Accurate research is a vital part of writing crime fiction. I am spoilt rotten in that I have a recently retired Home Office pathologist in the family. He is incredibly patient and generous about answering my questions, which means that I do try very hard not to ring him up every other sentence. However, I did ask him to read the chapter in Good Girls Don’t Die in which the police and a forensic pathologist attend a murder scene. He talked me through exactly what he would do, and was quite happy for me to omit or bend the procedure for dramatic purposes, but he had one total and absolute sticking point: there was no way the pathologist would drive a Volvo.

When my brother was at his busiest, with sometimes only two forensic pathologists covering several counties, he spent far too many hours in his car, sometimes arriving home past midnight from one job only to get another call and immediately have to drive a further hundred or more miles to another crime scene, and then home again, on his own, eating a service station sandwich and working out what would go in his report, what he’d have to think about when he started the post mortem, and what cruelty or tragedy he’d just seen.

So I rewarded my fictional pathologist with a gold Porsche Panamera.


I’ve been privileged, writing television crime drama, to have hung out with quite a few serving and retired police officers, from a former head of the Vice squad to beat officers, from detectives on a dedicated ‘burglary artifice’ squad to Jackie Malton, the DCI who inspired Prime Suspect’s Jane Tennison. I’ve been out in vans responding to 999 calls and followed officers into people’s homes; been out in the area car that would have been the first on the scene (and I mean, the first) should there be any kind of incident in Downing Street; I’ve watched proceedings in both a coroner’s court and the Old Bailey (even lunched with the judges); played the ‘criminal’ in a CID interview training exercise; and visited an identification parade suite.

And yes, I learnt an enormous amount about process and vocabulary and how things work, but the most valuable lessons lay in gleaning some understanding of what makes people in such professions tick.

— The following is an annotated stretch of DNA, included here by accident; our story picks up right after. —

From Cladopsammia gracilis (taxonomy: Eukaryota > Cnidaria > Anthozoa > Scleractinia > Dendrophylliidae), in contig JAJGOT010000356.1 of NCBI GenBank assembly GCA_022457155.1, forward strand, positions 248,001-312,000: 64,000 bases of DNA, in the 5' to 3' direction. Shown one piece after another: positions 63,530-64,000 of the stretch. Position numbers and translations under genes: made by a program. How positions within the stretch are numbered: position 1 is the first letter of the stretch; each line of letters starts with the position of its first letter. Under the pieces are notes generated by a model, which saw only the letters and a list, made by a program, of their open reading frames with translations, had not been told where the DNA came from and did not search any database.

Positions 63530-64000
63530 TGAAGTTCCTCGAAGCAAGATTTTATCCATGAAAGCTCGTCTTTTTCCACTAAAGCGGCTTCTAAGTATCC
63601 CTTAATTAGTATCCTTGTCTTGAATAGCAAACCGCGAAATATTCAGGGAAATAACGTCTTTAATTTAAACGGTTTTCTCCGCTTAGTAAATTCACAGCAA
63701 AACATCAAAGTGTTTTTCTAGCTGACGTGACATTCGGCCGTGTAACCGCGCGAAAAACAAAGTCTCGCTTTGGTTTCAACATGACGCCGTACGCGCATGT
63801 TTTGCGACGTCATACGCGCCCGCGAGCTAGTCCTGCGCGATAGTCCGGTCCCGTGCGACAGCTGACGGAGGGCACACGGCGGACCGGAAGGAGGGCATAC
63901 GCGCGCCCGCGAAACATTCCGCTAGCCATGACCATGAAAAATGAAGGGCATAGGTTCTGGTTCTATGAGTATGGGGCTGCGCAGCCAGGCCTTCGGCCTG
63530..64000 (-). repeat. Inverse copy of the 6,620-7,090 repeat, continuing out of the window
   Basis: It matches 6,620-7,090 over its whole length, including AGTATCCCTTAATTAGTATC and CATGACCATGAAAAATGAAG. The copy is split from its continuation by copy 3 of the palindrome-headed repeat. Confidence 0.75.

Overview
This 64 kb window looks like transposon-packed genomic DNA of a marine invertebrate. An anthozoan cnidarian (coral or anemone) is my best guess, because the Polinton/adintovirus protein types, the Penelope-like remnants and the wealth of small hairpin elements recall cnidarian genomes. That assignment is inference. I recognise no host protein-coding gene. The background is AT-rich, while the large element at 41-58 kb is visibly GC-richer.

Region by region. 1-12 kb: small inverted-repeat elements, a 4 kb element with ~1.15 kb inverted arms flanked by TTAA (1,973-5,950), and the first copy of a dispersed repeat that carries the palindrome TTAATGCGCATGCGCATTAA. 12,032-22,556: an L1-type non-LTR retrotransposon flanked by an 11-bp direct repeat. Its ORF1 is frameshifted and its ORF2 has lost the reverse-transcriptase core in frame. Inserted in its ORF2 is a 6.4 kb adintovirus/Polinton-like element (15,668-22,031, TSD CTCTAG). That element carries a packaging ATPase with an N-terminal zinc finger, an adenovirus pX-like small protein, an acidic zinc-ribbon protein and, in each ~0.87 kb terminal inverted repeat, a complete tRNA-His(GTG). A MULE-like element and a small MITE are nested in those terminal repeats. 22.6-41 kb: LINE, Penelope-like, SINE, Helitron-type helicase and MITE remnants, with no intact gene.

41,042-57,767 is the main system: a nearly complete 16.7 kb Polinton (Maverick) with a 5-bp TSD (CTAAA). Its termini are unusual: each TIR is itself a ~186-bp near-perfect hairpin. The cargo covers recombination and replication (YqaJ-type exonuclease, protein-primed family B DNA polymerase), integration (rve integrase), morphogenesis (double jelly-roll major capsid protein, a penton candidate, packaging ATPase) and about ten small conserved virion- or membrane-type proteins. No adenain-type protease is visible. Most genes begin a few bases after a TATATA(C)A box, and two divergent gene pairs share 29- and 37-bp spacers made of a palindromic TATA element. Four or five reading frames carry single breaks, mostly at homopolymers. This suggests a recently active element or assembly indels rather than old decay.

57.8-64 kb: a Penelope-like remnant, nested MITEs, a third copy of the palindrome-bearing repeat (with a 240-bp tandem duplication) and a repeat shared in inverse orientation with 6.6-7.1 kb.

Although writing fiction seems horribly trivial in comparison to the responsibilities that those who work in frontline services face every day, nearly everyone has been kind, patient and open-minded. Only once did I witness how easily one bad apple can generate untold mistrust and resentment within a south London community.

What has really helped me feel that I’m writing with some vague authenticity is not so much the accuracy of the physical details as the jokes, the attitudes to life, the food, and the everyday frustrations, like finding a parking ticket on an unmarked CID car. Frontline humour is shockingly black – far blacker than it would ever be possible to reproduce when the context is merely fictional – and so is the intense and apparently bottomless empathy for victims.

Years ago, when I was writing half-hour, stand-alone episodes of The Bill for ITV, I grabbed a story from one of the full-time police advisors on the show. A fairly hard-bitten retired sergeant who quite enjoyed making the writers’ lives difficult, Malcolm told me about a night when an old man on a Zimmer frame had been brought in. The old man had had a suicide pact with his wife, killed her but lacked the physical strength to finish the job on himself. It had been Malcolm’s role as custody sergeant to lock him up and then check on him every half hour.

The story for me was not the old man’s, poignant though it was, but that of the cynical custody sergeant who, by the end of his seemingly endless night shift, could no longer hide his emotion. For me, that story said everything about The Job, about the protective armour that officers grow and about what it takes to pierce it.

Which is why I understood why it was important for my fictional forensic pathologist to drive a flash car, for reasons both obvious (speed, comfort, safety) and more subtle – a different kind of safety, perhaps, a protective cocoon both on the way to a scene and on the way back?

Growing up as the only non-medic in a family of four hospital doctors, I’ve always been interested in what attracts people to frontline jobs, and in how the rules, values and responses to the pressures of such exceptionally intense professions gradually become an unconscious part of who they are. So, while it’s been amazing to have experts willing to explain the nuts and bolts of ballistics, DNA or the Police and Criminal Evidence Act, I’ve also realised that such details are seldom of primary interest to them. I always try to watch out for the ‘tells’ that explain what is in it for them, why they first decided to do what they do, what it takes to be the job, and how they feel about the effects of their work on their everyday lives and their families.

So when you talk to an expert, never mind the facts: find out what car they drive, or get them to tell you a joke. That’ll show you what they really do.


This piece first appeared in Red Herrings, the members’ magazine of the Crime Writers’ Association.